Victor Tsilonis

is the Principal Legal Counsel & CEO at Newlaw Law Firm, a member of the Appeals Disciplinary Board of the International Criminal Court (2023-2027) and a member of the ICCBA Executive Council (former ICCBA vice president in 2019-2020 and 2021-2022).

He is also the editor-in chief of Eurozine’s Greek partner journal Intellectum, a columnist (Fingerprints of the Day), writer (aka poet Konstantinos Melissas) and a translator.

Tsilonis serves as an academic tutor for the LLM Programme on ‘Criminological and Penal Law Perspectives on Corruption, Economic and Organised Crime’ at the Hellenic Open University. In addition, he serves as the Chairman of Intellectum NGO and was the 2020 Greece ICC Judicial Nominee. He wrote the book ‘The Jurisdiction of the International Criminal Court’, Springer (Switzerland, 2019), with a forthcoming 2nd edition expected shortly in 2023.


Cover for: Spelling out a law for nature

Spelling out a law for nature

How to squeeze civilizational change into precise legal frameworks

As police carry away protesters blocking oil carriers, a very detailed and technical debate is unfolding about the framework to introduce the notion of ecocide in international criminal law. Social scientists and legal experts debate the approach, and Victor Tsilonis cautions them to always consider practical applications.

Cover for: The justice train from Bucha

The egregious crimes against Ukraine’s civilian population might just be too much for the International Criminal Court to handle. Not only does it lack resources but it also doesn’t have jurisdiction over the crime of aggression – in part due to the position of its most influential member states and the Trump administration’s staunch opposition.

Cover for: The true importance of European politics

The true importance of European politics

Greece, Lithuania and Denmark after the EP elections

The results of Greece’s snap general election, triggered by Syriza’s defeat in May, are eagerly awaited. Support for the far-right Danish People’s Party has collapsed, while Lithuania has grown more conservative. But isn’t there more to European politics than national swings and roundabouts?

Cover for: Degrees of unity

Degrees of unity

Greece, Portugal and Germany before the EP elections

The outcome of this year’s European elections is more likely to be determined by the state of nations’ finances than their media landscapes. However, the making and breaking of coalitions is something that money still, it seems, cannot buy.

The struggle of opposites

On the most discussed book in Greece of recent years

From 1975 until 2002, the terrorist activities of the revolutionary organization 17 November, or “17N”, preoccupied Greek public opinion and the secret services of several states. Victor Tsilonis critiques the first book offering a view “from within” 17N, by offender-author Dimitris Koufontinas.

Miachaloliakos poster

The power of minus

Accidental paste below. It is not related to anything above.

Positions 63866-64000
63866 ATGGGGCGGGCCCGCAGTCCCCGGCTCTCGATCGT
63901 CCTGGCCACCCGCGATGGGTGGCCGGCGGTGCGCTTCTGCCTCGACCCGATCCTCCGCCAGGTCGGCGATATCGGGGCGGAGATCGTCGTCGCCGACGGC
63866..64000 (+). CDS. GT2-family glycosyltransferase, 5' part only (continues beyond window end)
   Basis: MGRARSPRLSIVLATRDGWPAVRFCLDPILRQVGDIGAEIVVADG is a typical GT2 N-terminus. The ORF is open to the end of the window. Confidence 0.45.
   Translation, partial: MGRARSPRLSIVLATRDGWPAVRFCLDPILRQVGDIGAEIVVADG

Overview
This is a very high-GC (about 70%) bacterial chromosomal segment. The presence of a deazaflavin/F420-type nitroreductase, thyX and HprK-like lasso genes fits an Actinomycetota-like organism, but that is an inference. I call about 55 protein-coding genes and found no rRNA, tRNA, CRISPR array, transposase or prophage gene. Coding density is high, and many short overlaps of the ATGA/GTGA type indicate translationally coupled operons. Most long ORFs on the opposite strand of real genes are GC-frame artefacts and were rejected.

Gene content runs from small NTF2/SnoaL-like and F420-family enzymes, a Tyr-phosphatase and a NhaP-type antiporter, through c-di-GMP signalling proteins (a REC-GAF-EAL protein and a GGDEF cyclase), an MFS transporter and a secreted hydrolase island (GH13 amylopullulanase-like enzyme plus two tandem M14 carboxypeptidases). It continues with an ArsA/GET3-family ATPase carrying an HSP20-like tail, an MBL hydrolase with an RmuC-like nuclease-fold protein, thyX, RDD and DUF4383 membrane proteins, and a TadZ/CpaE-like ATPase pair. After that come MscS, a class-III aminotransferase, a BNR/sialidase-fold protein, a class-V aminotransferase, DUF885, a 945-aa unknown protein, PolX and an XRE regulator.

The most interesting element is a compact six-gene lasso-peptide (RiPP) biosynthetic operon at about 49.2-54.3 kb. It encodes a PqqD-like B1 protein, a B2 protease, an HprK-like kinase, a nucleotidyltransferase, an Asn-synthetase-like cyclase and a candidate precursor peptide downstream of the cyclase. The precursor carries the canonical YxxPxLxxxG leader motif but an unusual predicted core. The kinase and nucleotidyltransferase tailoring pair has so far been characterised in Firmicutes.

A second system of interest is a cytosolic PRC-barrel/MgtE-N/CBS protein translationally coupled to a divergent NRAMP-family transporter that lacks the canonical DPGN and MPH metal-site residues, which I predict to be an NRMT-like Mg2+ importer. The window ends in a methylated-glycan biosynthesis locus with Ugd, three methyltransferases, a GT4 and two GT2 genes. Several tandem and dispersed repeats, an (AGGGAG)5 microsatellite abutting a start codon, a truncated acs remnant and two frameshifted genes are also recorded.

Using guerrilla tactics in a state close to collapse

The periodical translation of news into words and the associated analysis that constitutes the print medium, writes Victor Tsilonis, is no longer enough. It cannot attract a wider audience. The answer: humorous, issue-specific poster, social media and video campaigns.

"Meritocracy is a ghost"

Intellectum, Greece

With sharp drops in advertising revenue and drastic public cuts, the financing system for Greek journals has never been less transparent. As the “networking” factor attains new levels, meritocracy seems a far-off dream says Intellectum editor Victor Tsilonis.

‘The bubble has burst in our faces’

An interview with journalist Stelios Kouloglou

The Greek media “failed completely” to predict the consequences of debt-fuelled reality loss, says journalist Stelios Kouloglou in interview with Intellectum editor Victor Tsilonis. The very sector whose job it was to burst the bubble played a major role in creating and preserving it, he argues.

Cover for: Another groundhog day in Greece?

The suicide of a pensioner outside the Greek parliament, the latest in a series, sums up the mood of a population confronted with the steady erosion of its rights. Victor Tsilonis wonders whether tomorrow will be just another day in Greece’s “predestined” future.

Despite ceaseless social networking, the virtual rebel’s many hours of online agitation remain largely unproductive. Victor Tsilonis, editor of Greek journal Intellectum, says it’s time for some real-time.

Hazy though its contours might be, Greece’s economic crisis didn’t creep up from behind, writes Victor Tsilonis. The scandals littering Greek politics in recent decades indicate a chronic lack of accountability, culminating in the anti-constitutional approval of the EU/IMF loans.

The lady anatomist

Interview with Sue Black

“Sometimes we forget that maybe we need to ask more questions about the situation we are getting into. Then we have the right to say no.” In 1999, forensic anthropologist Sue Black joined a British UN Forensic Team investigating mass graves in Kosovo, and has since been to Sierra Leone and Iraq. She talks to the journal Intellectum about how she came to work in warzones, and why, despite everything, she loves what she does.

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